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County's legal bill for hospital talks hits $132K

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By Jon Hawley
Staff Writer

Thursday, August 16, 2018

Pasquotank County has now spent more than $132,000 on legal counsel for secret deliberations with Sentara Healthcare — and there's no clear end to the payments in sight yet, based on interviews with county officials.

In response to questions from The Daily Advance, Pasquotank Finance Officer Sheri Small reported that, as of Aug. 6, Pasquotank County had paid $132,161 to Nelson Mullins Riley and Scarborough for legal services.

The Raleigh-based law firm is counseling the county through a matter involving Sentara Healthcare, the Norfolk, Virginia-based health care company. The law firm notably includes Bob Wilson, the attorney who helped craft Pasquotank's lease of the former Albemarle Hospital — since renamed Sentara Albemarle Medical Center — to Sentara Healthcare.

County officials have previously disclosed hiring Nelson Mullins Riley and Scarborough, reporting in February they had paid it about $50,000. County officials wouldn’t say then — or now — why the county needs the specialized law firm’s services.

County Manager Sparty Hammett and County Attorney Mike Cox both declined this week to say what issue or issues the county and Sentara are working through. Hammett said Sentara is not trying to break its lease with the county, but he wouldn't say if the talks might affect the various payments Sentara committed to make to the county in exchange for control of the county-owned hospital.

Cox acknowledged the county has spent a lot of money on the Raleigh law firm, but said its expertise and prior experience with the county's lease justifies the expense. He also commented the county and Sentara are working on a “complex matter” and “a lot of money's involved,” citing the millions of dollars Sentara committed to Pasquotank in various payments under the hospital lease.

Sentara spokesmen declined to detail the reason for the talks on Wednesday, though Sentara Albemarle spokeswoman Annya Soucy reiterated Sentara’s commitment to and investment in the Elizabeth City community.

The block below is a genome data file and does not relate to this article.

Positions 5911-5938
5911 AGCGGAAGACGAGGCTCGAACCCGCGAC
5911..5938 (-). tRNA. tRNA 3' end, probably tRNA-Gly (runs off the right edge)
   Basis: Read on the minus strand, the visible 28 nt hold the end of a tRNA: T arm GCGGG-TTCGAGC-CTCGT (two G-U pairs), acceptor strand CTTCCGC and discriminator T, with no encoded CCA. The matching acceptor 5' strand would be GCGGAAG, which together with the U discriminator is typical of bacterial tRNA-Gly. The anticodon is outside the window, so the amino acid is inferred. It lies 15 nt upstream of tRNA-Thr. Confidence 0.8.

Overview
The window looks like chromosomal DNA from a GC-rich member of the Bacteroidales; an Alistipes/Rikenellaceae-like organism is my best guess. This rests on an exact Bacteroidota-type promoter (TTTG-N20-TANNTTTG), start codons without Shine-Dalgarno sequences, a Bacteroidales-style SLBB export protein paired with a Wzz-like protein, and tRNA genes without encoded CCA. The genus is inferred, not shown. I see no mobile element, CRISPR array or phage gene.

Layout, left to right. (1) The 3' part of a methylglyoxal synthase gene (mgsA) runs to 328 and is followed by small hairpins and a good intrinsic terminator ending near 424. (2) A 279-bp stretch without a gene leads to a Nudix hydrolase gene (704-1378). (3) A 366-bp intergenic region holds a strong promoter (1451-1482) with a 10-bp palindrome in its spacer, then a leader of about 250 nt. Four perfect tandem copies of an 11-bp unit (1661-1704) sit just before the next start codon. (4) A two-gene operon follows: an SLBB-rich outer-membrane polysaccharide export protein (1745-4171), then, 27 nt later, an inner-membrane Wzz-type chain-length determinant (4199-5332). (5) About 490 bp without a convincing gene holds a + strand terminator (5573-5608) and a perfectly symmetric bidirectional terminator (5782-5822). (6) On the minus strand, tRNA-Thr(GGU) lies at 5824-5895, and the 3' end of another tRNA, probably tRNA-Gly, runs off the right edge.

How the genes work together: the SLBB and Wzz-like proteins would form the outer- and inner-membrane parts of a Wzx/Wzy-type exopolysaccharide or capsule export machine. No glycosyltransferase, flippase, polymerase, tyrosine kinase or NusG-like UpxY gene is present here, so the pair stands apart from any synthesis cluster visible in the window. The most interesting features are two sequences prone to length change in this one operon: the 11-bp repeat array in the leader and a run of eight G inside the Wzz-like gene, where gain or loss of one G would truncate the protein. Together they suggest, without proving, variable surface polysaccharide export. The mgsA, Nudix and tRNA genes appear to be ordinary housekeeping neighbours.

“We remain steadfast in our commitment to northeast North Carolina and, in addition to the $56.68 million we have invested since 2014, we will continue to invest in providing quality care locally,” Soucy said.

County commissioners reached for comment said they couldn’t share details of the talks, but defended the legal fees Pasquotank has paid so far.

Asked why the county was spending so much on the talks, board Chairman Cecil Perry chuckled before saying it was a “very complicated matter” and he had to defer to Cox.

He added, however, that “I do hope it will be resolved soon” and he thought the expenditures were for a “good cause.”

Commissioner Joe Winslow similarly called the talks sensitive. While noting he wasn't on the committee handling the talks, he said he hoped to be able to share more in the future.

Commissioner Frankie Meads said he didn't like how much taxpayer money had been spent in the Sentara talks, but said the county is trying to protect its investment.

Commissioner Charles Jordan similarly said the county was trying to protect its interests.

Asked if he saw an end in sight for the Sentara talks, Jordan said, “No, we're just in the process now.”

Sentara and Pasquotank entered into a potentially 100-year lease for the hospital in 2014, with Sentara committing to, among other considerations, resolve hospital debt; invest at least $40 million in capital improvements over five years; make annual lease payments of more than $1.3 million; and pay a $10 million upfront lease payment.

Pasquotank has placed more than $7 million of that lease payment in escrow.

Commissioner Lloyd Griffin also declined to detail the subject of the Pasquotank-Sentara talks. Asked about the large legal fees, Griffin said he hoped the lease proceeds Pasquotank has put into the escrow fund could be used to reimburse the county. The lease provided that money, more than $7 million, was to be held in reserve for five years.

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